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Language of Electronic Mail

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AA: I'm Avi Arditti with Rosanne Skirble, and this week on WORDMASTER -- the language of electronic mail.

TAPE: CUT ONE -- NAOMI BARON

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"As e-mail is developing more and more users, it's also developing more and more styles. There's one style that says be brief, be spontaneous, don't edit anything you write."

RS: But be careful -- that style is not always appropriate, says linguistics professor Naomi Baron. She's head of the TESOL -- Teaching English to Speakers of Other Languages -- program at American University in Washington.

TAPE: CUT TWO -- NAOMI BARON

"I receive all sorts of e-mails from people who are asking my help that say: 'Hi Naomi, how ya doing? Need help -- fast. Answer me now.' And I find this a little bit forward from people I've never met who are asking me to spend time doing research to help them out."

AA: But Naomi Baron says she gives the writers the benefit of the doubt when she gets pushy-sounding e-mails like that from people unfamiliar with American standards of decorum.

RS: After all, she says even a lot Americans are not sure what tone to use when sending an electronic message to someone other than a friend or loved one.

TAPE: CUT THREE -- NAOMI BARON

"E-mail is different from formal speech and from traditional formal writing, in that there really isn't anybody laying down the rules. What I would overwhelmingly recommend is that if you're introducing yourself to someone whom you would like to have hold you in high esteem, read what you write, edit it, be polite, go ahead and don't care about whether or not you're too formal. Say 'dear mister, doctor, so-and-so,' sign it 'sincerely so-and-so.'

AA: Now let's say you've just gotten an e-mail, how soon are you expected to reply?

RS: Linguistics professor Naomi Baron has an answer.

TAPE: CUT FOUR -- NAOMI BARON/RS

BARON: "Interestingly when people first started commonly using e-mail -- oh, about ten years ago -- you could have two or three days before anybody would feel it's inappropriate not to have responded. But absolutely people have the assumption now if they haven't heard back within a day, you're being rude."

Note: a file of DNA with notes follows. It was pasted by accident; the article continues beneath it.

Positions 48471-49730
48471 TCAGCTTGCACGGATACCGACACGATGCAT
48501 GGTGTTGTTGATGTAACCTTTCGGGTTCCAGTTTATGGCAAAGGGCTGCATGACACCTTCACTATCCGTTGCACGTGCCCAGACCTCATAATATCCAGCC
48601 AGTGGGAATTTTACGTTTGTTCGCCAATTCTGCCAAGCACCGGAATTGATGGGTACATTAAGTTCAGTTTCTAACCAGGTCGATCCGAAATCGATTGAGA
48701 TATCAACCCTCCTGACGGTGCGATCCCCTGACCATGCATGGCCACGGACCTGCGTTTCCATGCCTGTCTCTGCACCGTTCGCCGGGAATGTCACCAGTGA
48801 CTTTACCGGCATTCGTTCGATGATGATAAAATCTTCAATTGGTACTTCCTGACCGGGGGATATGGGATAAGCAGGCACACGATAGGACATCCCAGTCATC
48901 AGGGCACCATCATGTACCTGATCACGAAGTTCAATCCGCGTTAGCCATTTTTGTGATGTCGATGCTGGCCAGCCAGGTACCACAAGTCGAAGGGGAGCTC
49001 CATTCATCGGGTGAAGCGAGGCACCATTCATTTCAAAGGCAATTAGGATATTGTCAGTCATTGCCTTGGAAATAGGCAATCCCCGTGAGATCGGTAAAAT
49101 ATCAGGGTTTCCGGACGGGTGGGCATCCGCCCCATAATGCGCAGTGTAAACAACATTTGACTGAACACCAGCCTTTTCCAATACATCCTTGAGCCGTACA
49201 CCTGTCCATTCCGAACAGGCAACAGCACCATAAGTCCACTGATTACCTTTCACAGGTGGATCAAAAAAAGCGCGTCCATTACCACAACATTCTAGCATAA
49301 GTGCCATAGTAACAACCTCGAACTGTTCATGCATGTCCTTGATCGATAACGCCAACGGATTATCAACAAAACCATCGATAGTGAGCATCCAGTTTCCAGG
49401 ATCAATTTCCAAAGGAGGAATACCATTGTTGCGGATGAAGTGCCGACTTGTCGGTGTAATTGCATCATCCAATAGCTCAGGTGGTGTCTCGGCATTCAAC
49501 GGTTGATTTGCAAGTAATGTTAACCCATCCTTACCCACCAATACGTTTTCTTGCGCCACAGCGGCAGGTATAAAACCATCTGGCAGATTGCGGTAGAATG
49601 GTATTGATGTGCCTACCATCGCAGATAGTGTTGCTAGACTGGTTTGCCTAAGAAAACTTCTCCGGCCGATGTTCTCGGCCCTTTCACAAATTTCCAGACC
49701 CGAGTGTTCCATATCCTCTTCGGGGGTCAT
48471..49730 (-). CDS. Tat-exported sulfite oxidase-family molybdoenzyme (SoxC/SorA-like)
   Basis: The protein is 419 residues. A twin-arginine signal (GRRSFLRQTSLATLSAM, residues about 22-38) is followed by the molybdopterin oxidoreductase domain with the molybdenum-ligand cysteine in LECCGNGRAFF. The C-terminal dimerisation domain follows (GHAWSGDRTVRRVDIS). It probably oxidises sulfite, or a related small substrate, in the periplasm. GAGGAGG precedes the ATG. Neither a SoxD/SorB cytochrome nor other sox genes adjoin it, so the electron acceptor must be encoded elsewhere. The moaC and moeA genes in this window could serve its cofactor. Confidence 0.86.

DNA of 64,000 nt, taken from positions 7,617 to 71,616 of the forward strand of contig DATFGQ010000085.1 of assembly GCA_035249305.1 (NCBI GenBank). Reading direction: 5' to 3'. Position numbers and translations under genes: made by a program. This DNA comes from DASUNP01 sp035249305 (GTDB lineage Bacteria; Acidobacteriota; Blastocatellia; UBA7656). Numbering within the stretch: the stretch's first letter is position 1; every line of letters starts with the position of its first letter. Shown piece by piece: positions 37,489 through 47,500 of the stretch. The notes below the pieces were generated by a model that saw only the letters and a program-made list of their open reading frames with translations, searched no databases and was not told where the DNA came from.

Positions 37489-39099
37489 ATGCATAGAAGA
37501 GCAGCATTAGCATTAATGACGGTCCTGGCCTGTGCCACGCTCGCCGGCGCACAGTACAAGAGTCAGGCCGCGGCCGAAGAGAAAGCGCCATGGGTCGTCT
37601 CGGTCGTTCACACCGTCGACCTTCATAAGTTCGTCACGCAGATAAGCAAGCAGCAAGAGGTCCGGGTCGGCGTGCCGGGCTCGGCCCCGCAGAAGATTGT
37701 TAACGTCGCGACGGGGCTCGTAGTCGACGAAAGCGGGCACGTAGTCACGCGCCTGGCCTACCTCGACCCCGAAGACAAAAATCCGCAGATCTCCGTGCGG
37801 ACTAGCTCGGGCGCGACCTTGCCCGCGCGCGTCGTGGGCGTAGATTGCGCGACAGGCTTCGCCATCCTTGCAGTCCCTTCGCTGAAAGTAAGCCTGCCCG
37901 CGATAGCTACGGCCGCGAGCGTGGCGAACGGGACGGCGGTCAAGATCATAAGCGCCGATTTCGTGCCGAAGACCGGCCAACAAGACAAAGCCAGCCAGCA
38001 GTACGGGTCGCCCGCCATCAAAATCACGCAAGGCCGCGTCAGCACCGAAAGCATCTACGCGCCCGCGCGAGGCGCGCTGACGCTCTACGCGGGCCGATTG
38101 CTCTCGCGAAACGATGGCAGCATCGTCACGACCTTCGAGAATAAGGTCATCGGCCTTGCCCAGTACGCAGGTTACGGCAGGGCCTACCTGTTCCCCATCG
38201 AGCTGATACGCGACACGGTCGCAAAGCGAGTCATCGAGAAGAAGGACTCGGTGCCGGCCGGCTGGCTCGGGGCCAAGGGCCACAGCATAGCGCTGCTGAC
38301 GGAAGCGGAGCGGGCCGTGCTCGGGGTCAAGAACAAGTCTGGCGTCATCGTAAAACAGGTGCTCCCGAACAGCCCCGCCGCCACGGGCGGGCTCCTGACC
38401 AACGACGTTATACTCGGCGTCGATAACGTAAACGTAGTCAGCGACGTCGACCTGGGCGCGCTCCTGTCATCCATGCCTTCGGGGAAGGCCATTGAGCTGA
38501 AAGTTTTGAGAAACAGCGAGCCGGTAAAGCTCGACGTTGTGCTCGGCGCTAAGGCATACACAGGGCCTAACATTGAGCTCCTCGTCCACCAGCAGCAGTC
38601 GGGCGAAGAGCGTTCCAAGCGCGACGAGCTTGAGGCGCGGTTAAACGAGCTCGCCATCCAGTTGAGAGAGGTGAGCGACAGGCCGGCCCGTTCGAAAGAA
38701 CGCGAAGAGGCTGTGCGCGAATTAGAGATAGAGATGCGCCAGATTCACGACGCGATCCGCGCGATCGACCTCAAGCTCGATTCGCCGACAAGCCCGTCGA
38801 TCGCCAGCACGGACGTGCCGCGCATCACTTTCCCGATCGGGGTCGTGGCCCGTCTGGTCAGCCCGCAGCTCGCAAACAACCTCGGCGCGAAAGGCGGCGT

RS: "So tell us something about what you see in your crystal ball about the future of e-mail."

BARON: "In my crystal ball I see the possibility of trouble ahead for the written English language. For reasons that have nothing to do with e-mail, spoken language is coming to look closer and closer to written language, which really means writing is becoming much more informal, casual. What e-mail is doing -- and instant messaging after that -- is making that informal speech yet more informal. But I do believe that as we see a lot of the good things that carefully edited written language can do being jeopardized, we'll stop and say no, that's not what we want to happen and we'll find there's certain things for which we use the telephone, certain things for which we use unedited e-mail, but there will also be a style of e-mail that is indistinguishable from more formal, traditional writing."

AA: And it is this kind of style that Naomi Baron would recommend for a situation like, say, writing to a professor you've never met, asking for help.

RS: I asked Naomi Baron if she saw a role for mail in the English as a foreign or second language classroom.

TAPE: CUT FIVE -- NAOMI BARON/RS

BARON: "Absolutely. We, for example, have many, many classrooms in the United States that are taking e-mail as a device for having students regularly send messages to their faculty members. So yes it is being used and I think will be a very productive part of practicing one's writing."

RS: "Finally, before you push 'send,' what would your recommendations be?"

BARON: "Take your hands off of your keyboard, and read. In fact, I strongly recommend reading every e-mail message not once but twice."

RS: "And would you recommend to read it out loud?"

BARON: "Actually I would. I find an enormous number of errors that I wouldn't have seen, but I hear."

RS: "That's what I tell my sons to do -- thank you! (laughter)"

AA: Naomi Baron of American University is author of the book "Alphabet to Email: How Written English Evolved and Where It's Heading."

RS: Now, speaking of evolution, this week Wordmaster launches a Web site! You can find most of our scripts from the last four years, along with recent audio files of our programs.

AA: Here's the address: it's www.voanews.com/wordmaster.

RS: That's voanews.com/wordmaster.

AA: Our e-mail address is still word@voanews.com. And our postal address is VOA Wordmaster, Washington DC 20237 USA. With Rosanne Skirble, I'm Avi Arditti.

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